Why write about pumpkin pie recipes in the spring?! According to the USDA, pumpkin growing seasons are “from April 1st – July 31st and August 1st – November 30th for California crops.” Pumpkin is a beneficial food, high in antioxidants.

I recently made a delicious pumpkin pie for my husband’s colleague Raph and would like to share that recipe and other recipes. I use organic Kabocha squash in dessert, tempura and soup recipes because of its natural sweetness, depth of flavor, and because it is a favorite among chefs. (The rich gourmet Kabocha star anise soup in the Artful Vegan cookbook is to die for.) In my experience, the Kabocha is superior to the common pie pumpkins seen in markets in the fall. The delicious low-fat pumpkin filling recipe is from top natural chef Nava Atlas and used as a basis for the recipes. Nobody has missed the dairy when high quality ingredients are used.

Easy Vegan Pumpkin or Squash Pie
by Nava Atlas
modified by RB

Makes one nine-inch pie, six servings

2 cups well-baked and mashed Kabocha pumpkin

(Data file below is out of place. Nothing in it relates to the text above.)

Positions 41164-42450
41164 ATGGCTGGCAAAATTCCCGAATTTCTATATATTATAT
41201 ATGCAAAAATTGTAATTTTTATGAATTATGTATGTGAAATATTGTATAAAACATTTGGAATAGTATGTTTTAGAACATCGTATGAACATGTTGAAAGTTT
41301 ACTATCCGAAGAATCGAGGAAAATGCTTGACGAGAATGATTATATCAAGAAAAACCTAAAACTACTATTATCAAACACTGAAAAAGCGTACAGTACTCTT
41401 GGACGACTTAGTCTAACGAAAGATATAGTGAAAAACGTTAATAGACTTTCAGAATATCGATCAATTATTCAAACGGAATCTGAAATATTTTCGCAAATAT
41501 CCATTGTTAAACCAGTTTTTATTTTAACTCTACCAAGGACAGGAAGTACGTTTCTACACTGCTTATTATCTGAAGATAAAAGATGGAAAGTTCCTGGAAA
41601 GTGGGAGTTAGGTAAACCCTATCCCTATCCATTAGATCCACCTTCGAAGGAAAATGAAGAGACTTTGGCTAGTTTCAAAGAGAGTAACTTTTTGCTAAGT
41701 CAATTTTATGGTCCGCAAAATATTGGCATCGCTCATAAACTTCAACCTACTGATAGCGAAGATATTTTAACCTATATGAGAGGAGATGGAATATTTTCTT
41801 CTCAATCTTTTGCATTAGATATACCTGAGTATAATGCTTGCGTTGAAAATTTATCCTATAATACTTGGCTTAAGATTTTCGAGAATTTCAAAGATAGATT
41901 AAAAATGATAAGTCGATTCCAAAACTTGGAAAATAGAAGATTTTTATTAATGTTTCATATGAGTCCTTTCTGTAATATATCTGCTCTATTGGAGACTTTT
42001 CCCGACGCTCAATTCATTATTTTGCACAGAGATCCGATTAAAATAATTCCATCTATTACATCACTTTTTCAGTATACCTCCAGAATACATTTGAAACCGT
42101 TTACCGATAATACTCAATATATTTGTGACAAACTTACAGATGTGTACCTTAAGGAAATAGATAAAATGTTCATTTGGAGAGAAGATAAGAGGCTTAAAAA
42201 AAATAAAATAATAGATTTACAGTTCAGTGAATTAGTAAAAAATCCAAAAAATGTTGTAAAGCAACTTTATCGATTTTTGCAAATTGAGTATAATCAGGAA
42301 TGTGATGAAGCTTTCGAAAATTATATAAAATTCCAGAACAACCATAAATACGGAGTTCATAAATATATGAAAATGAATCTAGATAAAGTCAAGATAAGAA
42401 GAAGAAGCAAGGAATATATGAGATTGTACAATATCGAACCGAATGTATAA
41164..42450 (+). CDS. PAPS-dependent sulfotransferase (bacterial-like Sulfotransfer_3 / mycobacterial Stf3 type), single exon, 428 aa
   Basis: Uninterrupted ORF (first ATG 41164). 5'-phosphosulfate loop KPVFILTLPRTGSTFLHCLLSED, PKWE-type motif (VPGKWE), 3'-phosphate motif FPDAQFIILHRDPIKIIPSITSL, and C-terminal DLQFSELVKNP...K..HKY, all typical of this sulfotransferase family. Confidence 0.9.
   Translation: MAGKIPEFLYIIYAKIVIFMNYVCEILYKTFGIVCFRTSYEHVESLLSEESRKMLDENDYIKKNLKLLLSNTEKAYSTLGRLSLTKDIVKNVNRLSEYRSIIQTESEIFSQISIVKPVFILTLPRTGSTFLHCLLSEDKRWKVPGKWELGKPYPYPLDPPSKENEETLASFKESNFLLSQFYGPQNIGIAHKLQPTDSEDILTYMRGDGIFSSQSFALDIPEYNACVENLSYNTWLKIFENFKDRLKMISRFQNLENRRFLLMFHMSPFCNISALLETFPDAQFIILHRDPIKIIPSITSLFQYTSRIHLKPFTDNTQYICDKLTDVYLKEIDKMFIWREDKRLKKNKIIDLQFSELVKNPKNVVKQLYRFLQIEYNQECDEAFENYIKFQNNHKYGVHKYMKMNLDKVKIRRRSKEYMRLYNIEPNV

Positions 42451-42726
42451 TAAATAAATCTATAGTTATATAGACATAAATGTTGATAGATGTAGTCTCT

(Orange is preferable, but green is ok too. See Notes)
3/4 cup silken tofu (about half of a 12.3-ounce aseptic package)
1/2 cup natural granulated sugar
1 tsp. cinnamon
1 tsp. pumpkin pie spice (or 1/2 tsp. each ground nutmeg & ginger)
2 tsp Allspice
9-inch good quality graham cracker or whole grain pie crust
Preheat the oven to 350 degrees.

Red Kuri squash, or  butternut (less flavorful) squash may also be used.
The best silken tofu is Korean style.
Use all organic ingredients. Freshly ground spices are preferred and liven up the pie.


  1. Combine the pumpkin or squash pulp in a food processor with the remaining ingredients (except crust). Process until velvety smooth.
  2. Pour the mixture into the crust.
  3. Bake for 40 to 45 minutes, or until the mixture is set and the crust is golden.
  4. Let the pie cool to room temperature.
  5. Cut into 6 or 8 wedges to serve.
  6. Optional: Serve warm with delicious Wholesoy vanilla yogurt ice cream on side

How to prepare the pumpkin: Halve the squash or pumpkin (you need a really good knife to do so!) and scoop out the seeds and fibers. To quick cook the pumpkin or squash, pressure cook on high for ten minutes.

Orange kabocha squash after it is cooked in the pressure cooker. This method of cooking pumpkin saves time and energy.

Orange kabocha squash after it is cooked in the pressure cooker. This method of cooking pumpkin saves time and energy.

Second cooking option: To bake, place the the halves cut side up in a foil-lined, shallow baking dish and cover tightly with more foil. Bake for 40 to 50 minutes, or until easily pierced with a knife. When cool enough to handle, scoop out the pulp and discard the skin. Use any leftover squash or pumpkin pulp for another purpose.

Pie Crust Made with Oil